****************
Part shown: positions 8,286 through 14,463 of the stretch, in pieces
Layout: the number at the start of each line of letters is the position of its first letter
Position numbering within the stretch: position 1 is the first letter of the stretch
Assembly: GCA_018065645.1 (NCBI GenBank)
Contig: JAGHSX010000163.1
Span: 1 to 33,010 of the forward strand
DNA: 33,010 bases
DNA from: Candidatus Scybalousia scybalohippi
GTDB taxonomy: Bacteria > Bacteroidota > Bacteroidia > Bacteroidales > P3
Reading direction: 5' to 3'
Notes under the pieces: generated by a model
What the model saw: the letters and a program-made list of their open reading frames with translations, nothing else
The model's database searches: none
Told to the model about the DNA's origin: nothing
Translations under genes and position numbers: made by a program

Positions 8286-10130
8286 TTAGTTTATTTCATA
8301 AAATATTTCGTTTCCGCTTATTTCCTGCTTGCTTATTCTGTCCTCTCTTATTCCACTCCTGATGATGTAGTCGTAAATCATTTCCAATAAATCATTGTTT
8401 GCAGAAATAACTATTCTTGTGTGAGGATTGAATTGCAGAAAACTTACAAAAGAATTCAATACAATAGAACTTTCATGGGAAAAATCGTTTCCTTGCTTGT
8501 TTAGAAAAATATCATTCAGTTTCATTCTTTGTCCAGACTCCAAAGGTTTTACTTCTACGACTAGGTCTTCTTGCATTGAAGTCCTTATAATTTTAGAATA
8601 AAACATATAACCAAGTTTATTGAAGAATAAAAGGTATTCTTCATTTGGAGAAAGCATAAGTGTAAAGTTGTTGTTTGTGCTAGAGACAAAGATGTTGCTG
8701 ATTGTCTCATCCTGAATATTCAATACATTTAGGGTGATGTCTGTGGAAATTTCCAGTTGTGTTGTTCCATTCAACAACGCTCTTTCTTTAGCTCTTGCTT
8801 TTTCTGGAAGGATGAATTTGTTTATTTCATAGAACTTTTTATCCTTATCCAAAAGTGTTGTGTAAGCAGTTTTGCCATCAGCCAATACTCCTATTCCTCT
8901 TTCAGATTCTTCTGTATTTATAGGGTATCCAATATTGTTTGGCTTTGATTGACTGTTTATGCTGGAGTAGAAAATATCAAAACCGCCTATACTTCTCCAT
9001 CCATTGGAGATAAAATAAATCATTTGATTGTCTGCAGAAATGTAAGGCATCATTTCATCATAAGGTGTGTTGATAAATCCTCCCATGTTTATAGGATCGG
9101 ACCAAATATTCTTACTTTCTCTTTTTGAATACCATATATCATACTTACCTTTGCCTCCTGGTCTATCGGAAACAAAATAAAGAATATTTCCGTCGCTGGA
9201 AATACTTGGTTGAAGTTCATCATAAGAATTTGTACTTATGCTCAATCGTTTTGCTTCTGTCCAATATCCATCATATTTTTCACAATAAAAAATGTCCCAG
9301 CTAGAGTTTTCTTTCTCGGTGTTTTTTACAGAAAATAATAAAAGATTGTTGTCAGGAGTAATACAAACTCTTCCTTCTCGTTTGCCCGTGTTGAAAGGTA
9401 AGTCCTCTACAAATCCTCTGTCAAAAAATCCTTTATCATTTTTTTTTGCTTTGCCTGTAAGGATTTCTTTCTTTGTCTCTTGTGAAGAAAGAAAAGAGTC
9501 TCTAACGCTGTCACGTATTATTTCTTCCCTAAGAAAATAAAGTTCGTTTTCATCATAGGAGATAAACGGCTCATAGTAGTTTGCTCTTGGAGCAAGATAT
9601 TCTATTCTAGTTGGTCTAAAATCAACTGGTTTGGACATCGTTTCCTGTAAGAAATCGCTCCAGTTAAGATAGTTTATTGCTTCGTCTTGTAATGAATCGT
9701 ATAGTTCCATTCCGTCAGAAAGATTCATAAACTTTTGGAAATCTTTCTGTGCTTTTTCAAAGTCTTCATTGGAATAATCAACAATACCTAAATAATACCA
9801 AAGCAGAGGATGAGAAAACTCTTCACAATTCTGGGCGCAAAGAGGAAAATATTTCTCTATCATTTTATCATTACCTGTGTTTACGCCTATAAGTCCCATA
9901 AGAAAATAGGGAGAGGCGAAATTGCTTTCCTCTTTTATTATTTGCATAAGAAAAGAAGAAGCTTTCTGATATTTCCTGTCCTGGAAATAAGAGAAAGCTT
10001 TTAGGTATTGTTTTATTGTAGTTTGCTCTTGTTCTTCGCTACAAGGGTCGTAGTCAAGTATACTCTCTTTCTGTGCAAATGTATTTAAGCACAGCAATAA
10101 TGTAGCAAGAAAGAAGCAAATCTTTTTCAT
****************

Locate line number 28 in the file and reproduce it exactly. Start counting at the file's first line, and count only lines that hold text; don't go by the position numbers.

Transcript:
9301 CTAGAGTTTTCTTTCTCGGTGTTTTTTACAGAAAATAATAAAAGATTGTTGTCAGGAGTAATACAAACTCTTCCTTCTCGTTTGCCCGTGTTGAAAGGTA